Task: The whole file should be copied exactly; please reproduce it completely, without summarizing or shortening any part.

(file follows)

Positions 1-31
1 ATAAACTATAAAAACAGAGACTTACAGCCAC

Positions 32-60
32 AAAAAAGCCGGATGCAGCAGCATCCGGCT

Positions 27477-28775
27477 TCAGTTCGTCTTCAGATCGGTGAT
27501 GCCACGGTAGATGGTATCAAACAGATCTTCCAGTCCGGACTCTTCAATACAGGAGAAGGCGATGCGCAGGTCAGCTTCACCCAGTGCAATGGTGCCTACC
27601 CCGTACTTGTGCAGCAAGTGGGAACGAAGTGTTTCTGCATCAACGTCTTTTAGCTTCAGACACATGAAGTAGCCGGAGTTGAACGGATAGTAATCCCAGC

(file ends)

Positions 1-31
1 ATAAACTATAAAAACAGAGACTTACAGCCAC

Positions 32-60
32 AAAAAAGCCGGATGCAGCAGCATCCGGCT

Positions 27477-28775
27477 TCAGTTCGTCTTCAGATCGGTGAT
27501 GCCACGGTAGATGGTATCAAACAGATCTTCCAGTCCGGACTCTTCAATACAGGAGAAGGCGATGCGCAGGTCAGCTTCACCCAGTGCAATGGTGCCTACC
27601 CCGTACTTGTGCAGCAAGTGGGAACGAAGTGTTTCTGCATCAACGTCTTTTAGCTTCAGACACATGAAGTAGCCGGAGTTGAACGGATAGTAATCCCAGC